The New England Whalers improved their hockey fortunes immeasurably Monday morning when they signed Gordie, Mark and Marty Howe to long-term, multi-year contracts that almost assures the City of Hartford a place in the National Hockey League when -- and if -- there's a pro hockey merger.
Calling the triple signing their "most significant move since joining the world Hockey Association in its first year five seasons ago," the Whalers dueled and won a battle with NHL teams to gain the services of the most famous name in hockey.
Though details of the contracts were not disclosed, the Whalers' managing general partner, Howard L. Baldwin, said, "The Howes will be in Hartford for next season and for many years to come."
All three Howes played with the WHA's Houston Aeros for the last four years and had been sought by NHL teams in Montreal, Detroit and Boston before deciding on Hartford.
Gordie Howe, 49, has played in more games, scored more points and been charged with more penalties than any hockey player in history. He has said that the greatest thrill in his 29-year-career was playing on the same team with sons Mark, 22, and Marty, 23.
Another son Murray, 16, plays junior hockey in Toronto. Gordie's wife Colleen, their 18-year-old daughter Cathy, and Mark and Marty's fiancées were at his side when the signings were announced Monday.
"There are only two reasons why I blink a lot," said Gordie, facing a barrage of TV cameras and radio microphones. "I'm either tired or I'm nervous and excited. And, I'm not tired."
For Baldwin, it was the biggest moment since the Whalers played their first game in their first year in Boston. "Five weeks ago, I promised you we would do what had to be done to put a championship team in Hartford. 'We did," he said, not denying that this three-player transaction would be the only one.
Gordie, after his 25-year career with the NHL's Detroit Red Wings, retired for two years before joining his two sons when they turned pro with Houston. His final retirement has been decided on a year-to-year basis, and he said that this year would be no different.
"It will be a putrid decision to make," he said. "I will leave it open, go to training camp, and see if I can get rid of my baby fat. If I'm physically fit, it could sway me to play another year, but I was never in more pain than I was last year."
If the six-time NHL Most Valuable Player decides to retire as an active player, he'll move into the Whalers' front office and be involved in any number of responsibilities, most notably public relations and on-ice work with younger players.
In his 29 pro seasons, he scored 2,178 points on 907 goals and 1,271 assists and played in 1,972 games, all pro hockey records.
Sons Mark and Marty have been called two of the brightest young stars in the game, and they played integral roles with the Aeros when Houston twice won the WHA championship.
Mark, who'll celebrate his 23rd birthday Saturday, has scored 135 goals in his four years as a left winger. He also played defense for the Aeros and has been labeled by some hockey experts as the next Bobby Orr.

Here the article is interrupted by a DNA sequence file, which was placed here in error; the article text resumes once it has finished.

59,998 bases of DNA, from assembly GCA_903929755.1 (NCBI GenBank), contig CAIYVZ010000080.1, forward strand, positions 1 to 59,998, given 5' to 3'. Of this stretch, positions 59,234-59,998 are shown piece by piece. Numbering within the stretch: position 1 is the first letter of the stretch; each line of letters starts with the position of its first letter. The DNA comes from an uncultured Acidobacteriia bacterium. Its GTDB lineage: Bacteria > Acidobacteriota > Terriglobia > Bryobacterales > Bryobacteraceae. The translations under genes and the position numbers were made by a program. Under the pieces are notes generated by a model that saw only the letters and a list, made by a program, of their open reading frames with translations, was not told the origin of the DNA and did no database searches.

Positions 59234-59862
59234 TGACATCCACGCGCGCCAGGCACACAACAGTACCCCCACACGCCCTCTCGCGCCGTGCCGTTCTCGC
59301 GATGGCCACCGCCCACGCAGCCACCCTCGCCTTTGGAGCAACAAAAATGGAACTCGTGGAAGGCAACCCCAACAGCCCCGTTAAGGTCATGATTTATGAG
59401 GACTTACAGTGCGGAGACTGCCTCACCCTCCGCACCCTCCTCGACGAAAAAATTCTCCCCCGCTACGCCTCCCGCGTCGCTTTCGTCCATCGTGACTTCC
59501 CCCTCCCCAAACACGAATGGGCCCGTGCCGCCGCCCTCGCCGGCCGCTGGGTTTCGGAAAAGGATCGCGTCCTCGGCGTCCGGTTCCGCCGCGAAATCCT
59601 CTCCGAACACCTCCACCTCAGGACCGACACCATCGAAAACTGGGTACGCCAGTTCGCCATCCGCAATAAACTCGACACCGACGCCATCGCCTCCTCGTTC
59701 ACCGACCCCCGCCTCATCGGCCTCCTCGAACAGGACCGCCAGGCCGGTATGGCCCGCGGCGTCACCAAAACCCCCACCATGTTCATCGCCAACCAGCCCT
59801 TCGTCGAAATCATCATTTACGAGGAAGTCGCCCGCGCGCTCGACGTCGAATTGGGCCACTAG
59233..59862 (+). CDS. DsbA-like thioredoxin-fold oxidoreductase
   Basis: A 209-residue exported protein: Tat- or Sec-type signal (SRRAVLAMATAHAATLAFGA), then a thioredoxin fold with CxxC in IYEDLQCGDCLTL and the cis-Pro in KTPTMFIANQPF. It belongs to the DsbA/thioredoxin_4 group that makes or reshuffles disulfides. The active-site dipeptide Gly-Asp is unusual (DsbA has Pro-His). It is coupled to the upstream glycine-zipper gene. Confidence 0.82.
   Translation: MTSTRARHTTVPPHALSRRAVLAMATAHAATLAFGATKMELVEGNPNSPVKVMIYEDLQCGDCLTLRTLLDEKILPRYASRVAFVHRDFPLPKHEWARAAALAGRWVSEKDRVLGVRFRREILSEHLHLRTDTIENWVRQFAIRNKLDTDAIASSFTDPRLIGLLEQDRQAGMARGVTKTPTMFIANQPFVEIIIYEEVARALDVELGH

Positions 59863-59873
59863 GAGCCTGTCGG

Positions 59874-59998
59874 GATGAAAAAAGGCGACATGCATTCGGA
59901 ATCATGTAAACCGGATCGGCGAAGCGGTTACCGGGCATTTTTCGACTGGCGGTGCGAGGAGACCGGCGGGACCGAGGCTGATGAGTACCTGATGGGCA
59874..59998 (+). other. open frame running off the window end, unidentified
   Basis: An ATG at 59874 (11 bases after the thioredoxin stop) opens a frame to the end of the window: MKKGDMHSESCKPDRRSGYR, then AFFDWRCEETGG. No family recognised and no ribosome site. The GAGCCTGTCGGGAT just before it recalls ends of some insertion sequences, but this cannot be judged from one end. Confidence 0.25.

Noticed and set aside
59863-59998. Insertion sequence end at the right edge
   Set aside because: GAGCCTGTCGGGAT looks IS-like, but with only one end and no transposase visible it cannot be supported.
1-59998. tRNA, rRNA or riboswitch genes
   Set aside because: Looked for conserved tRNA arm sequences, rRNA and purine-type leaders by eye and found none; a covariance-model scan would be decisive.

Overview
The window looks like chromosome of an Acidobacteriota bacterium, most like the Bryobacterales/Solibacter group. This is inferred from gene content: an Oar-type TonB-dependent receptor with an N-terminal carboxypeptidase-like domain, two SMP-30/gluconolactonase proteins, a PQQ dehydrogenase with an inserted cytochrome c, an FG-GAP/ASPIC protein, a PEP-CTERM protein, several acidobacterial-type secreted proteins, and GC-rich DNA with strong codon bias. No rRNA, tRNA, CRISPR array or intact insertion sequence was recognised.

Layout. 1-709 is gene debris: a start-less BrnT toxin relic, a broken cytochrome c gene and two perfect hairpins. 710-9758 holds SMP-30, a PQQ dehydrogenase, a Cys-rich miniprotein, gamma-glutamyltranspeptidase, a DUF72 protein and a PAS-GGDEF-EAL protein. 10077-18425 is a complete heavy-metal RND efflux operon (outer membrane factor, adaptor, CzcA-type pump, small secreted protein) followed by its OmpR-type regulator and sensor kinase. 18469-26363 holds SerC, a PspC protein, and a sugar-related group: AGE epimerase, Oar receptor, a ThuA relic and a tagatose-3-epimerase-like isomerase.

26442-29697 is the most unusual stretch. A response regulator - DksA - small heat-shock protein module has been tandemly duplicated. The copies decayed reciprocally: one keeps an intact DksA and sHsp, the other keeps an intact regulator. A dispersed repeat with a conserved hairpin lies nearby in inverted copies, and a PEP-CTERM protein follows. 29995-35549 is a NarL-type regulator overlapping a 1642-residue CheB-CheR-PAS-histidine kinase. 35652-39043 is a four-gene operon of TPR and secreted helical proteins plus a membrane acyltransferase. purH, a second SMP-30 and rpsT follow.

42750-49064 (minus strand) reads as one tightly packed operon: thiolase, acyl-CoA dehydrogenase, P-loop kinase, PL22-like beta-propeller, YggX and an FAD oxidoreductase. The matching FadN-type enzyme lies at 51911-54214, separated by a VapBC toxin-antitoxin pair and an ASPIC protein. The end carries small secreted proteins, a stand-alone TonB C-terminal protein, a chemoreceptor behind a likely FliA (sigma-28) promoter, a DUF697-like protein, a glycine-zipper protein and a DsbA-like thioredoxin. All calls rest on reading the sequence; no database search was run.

Marty, strictly a defenseman, enjoyed his best season with Houston last year when he scored 17 goals and finished with 45 points. He at one time wanted to play football, not hockey, and didn't concentrate on the indoor sport until his sophomore year in high school.
Some people, tongue-in-cheek, say his mother wouldn't let him do otherwise.
The major negotiator for her husband and two sons' pro contracts, Mrs. Howe handled most of the talks with the Whalers.
"The security, happiness and the opportunity to be associated with an organization like this brought us her," she said. "Hartford had it all in total. But, now that the negotiating is over, our work here has just begun."
For a time last year, there was talk of a trade that would have brought the Howe family to Hartford in midseason. "The only reason we didn't come then," said Gordie, "is because I've never been traded in my life and I wasn't about to be traded then. We had a certain amount of pride to fulfill our four-year obligation with Houston."
But , when the Whalers flew Mrs. Howe here to ceremonially drop a puck, Gordie said he knew then that he liked the people in Hartford.
So did Mark after the Whalers honored his father when they presented him with a rocking chair after he scored his 900th career goal.
"I said then," said Gordie, "Here's a guy (Baldwin) who shows so much class. I couldn't say no to him.
"And, once the negotiations sarted, he was relentless. Hell, he wouldn't let us sleep.
"In my old body here, I may be tired, but I'm excited. It would be beautiful to win the WHA championship now and the NHL championship later. We're going to work awfully hard at it."
Whalers' director of Hockey Operations Jack Kelley said, "If Gordie decides to go to the post one more time, it would be just fine with me."
Whalers' coach Harry Neale said, "I could think of nothing nicer to have my hockey idol play hockey for me."
Gordie Howe, the newest and most famous Whaler, said "We'll see. All I know is, when all the cards were placed on the table, everything kept pointing to Hartford.
"And, as long as there's an empty seat, we haven't done our job. We want to be totally involved and, with the long-term contract, there's no rush to decide what my future title will be or when I'll retire.
"Other than that, there are just two things we don't talk about," he smiled. "Our sex lives and our contracts."Copyright © 2015, Los Angeles Times